Defenders of Ardania is a tower defence game.

I don’t know what to say about tower defence games. That’s not a polite way of saying I hate them, just that I’m not familiar enough with the format to form any kind of meaningful opinion. How is a tower defence game supposed to make you feel? I cannot say. I suppose they must have their roots in the act of turtling in RTS games – the satisfaction of building an unbreakable defensive wall, watching your opponent’s attacks break harmlessly like waves against a cliff.

What I can say for sure is that this is a multiplayer game for up to four players, and you build towers to defend your HQ and send troops to attack other players. Apparently the sending of troops is an unusual new addition to the genre; personally, it just reminded me of games like Warfare 1944. To return to my earlier comments, this basically makes the game a full-blown RTS with direct unit control streamlined out, which seems appropriate for many of the platforms they are targeting.

Defenders of Ardania features three different factions – generic fantasy good guys, generic fantasy monsters, and demons & undead – which is an intriguing number for a game that will probably be played least often with three players. It would seem that the designers at Most Wanted Entertainment are planning a Starcraft style of factional imbalance. That’s pretty interesting, right? I was also shown a system of economic controls, managed through a set of competitive advantage doctrines – for example, you might choose to take a 10% discount on the cost of towers that comes with a 10% increase in the cost of units. Speaking as an economics nerd, it made me feel all warm inside.

If you have an in-depth understanding of tower defence games and would like to explain their appeal, please write up your thoughts as a comment on this article. I enjoy learning.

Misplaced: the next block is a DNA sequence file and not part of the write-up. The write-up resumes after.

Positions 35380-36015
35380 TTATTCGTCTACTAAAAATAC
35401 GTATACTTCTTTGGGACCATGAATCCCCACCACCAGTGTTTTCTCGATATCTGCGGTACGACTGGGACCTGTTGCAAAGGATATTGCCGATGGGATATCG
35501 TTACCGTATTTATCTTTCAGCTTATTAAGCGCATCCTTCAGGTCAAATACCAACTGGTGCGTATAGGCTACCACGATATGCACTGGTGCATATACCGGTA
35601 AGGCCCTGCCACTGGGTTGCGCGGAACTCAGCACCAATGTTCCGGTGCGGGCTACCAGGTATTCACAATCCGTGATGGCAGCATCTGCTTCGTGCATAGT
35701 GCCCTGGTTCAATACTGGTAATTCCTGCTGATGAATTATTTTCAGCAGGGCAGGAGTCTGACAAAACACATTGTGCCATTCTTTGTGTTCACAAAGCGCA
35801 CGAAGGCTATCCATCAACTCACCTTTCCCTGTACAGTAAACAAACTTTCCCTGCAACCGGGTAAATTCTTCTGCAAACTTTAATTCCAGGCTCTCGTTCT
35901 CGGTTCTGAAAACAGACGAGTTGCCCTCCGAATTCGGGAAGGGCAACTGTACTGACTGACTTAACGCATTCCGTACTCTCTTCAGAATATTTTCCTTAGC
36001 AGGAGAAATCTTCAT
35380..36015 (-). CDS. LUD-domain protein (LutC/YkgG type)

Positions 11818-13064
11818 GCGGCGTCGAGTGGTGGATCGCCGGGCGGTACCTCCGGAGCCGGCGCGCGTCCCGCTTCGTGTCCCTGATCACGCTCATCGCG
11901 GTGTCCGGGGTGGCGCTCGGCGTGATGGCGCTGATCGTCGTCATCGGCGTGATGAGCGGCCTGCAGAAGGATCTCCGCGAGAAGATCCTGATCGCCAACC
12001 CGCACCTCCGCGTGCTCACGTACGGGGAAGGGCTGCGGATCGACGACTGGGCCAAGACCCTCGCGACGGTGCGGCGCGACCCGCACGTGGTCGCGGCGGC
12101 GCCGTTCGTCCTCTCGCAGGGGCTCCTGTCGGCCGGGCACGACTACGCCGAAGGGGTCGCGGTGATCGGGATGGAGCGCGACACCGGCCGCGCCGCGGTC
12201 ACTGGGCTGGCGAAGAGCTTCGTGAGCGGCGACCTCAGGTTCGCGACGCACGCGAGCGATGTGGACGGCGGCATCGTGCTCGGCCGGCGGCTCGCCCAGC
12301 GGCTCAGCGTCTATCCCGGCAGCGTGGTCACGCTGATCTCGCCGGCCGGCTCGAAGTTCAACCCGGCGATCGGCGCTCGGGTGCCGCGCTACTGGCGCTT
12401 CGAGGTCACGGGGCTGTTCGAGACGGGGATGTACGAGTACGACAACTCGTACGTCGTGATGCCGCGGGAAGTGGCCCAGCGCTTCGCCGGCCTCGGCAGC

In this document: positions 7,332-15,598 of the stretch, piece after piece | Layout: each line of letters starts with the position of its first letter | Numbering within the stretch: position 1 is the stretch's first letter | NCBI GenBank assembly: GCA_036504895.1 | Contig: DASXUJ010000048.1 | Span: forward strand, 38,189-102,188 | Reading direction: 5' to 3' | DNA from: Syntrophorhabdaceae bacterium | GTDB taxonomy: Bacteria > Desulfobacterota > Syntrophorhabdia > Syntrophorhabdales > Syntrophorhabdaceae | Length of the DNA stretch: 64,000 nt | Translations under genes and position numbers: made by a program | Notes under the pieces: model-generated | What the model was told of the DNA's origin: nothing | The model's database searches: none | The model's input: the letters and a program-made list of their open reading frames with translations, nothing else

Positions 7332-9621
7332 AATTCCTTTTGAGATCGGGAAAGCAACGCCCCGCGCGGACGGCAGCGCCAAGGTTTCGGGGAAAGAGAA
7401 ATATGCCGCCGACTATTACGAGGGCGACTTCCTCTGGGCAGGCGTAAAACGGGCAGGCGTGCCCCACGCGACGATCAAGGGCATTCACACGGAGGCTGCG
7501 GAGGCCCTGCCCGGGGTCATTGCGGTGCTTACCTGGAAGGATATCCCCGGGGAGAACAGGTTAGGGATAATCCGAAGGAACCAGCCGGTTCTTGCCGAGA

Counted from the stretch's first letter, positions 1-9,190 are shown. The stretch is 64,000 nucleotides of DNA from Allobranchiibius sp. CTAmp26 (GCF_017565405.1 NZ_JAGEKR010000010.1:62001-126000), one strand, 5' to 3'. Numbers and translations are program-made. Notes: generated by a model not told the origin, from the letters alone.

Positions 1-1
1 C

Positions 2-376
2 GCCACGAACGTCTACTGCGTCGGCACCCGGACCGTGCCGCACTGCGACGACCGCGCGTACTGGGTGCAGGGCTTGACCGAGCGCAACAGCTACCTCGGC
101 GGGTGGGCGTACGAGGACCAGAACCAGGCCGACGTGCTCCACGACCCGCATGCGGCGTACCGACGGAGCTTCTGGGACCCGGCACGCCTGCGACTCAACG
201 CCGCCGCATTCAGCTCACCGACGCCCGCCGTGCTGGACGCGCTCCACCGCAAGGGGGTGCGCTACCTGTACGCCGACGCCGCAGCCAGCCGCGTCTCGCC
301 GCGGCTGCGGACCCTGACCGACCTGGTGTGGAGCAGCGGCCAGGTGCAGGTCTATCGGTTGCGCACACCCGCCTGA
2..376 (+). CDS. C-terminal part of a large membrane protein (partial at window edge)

I was shown the trailer for Magicka Vietnam and if you watch the following video you will know almost as much about it as I do:


I say “almost” because I also got to chat with Johan Pilestedt, CEO of Arrowhead and game director on Magicka. He told me that there would be a few new spells in the game, but no new magical elements – the main draw of the game isn’t the new gameplay features, but the new levels and content. That said, the change in setting is leading to some changes in gameplay. One example of this is that, because of the widespread use of guns and grenades among your enemies, there will be an increased emphasis on tactics and cover instead of using purely magical defence.

Johan Pilestedt has a bitchin’ business card and is younger and more successful than me 🙁

Unless you happen to be a fan of Eastern European historical novels, Mount&Blade: With Fire & Sword is basically just Mount&Blade: Warband with some new features. Set in 17th Century Poland – a period where the country was under regular attack from all directions – Fire & Sword departs from the fictional universe of TaleWorlds’ previous games and introduces a bit more realism in the process.

Blackpowder weapons such as muskets and grenades are now available, siege options have been expanded to include the bribery of guards and the poisoning of wells, and team multiplayer has been improved with a mode in which players can command their own personal unit of warriors on the battlefield. On a more nuts-and-bolts level many of the attack animations have been revamped, which should make your character look less like they are having a seizure when fighting from horseback. Many of these features have already been unofficially added to the game through its extensive collection of fan mods, but it is good to see them brought in-house.

If by chance you are a fan of Eastern European historical novels, you’ll probably be pleased to hear that the storyline is based on The Black Hetman by Alex Trubnikov, with some characters taken from the Henryk Sienkiewicz’s book With Fire and Sword (which is apparently hugely popular in Poland). I have not read either book.

Each of the five games are in very different states of development but, while I’d rather not speculate on specific release dates, they look like they could all be released within the next 12 months.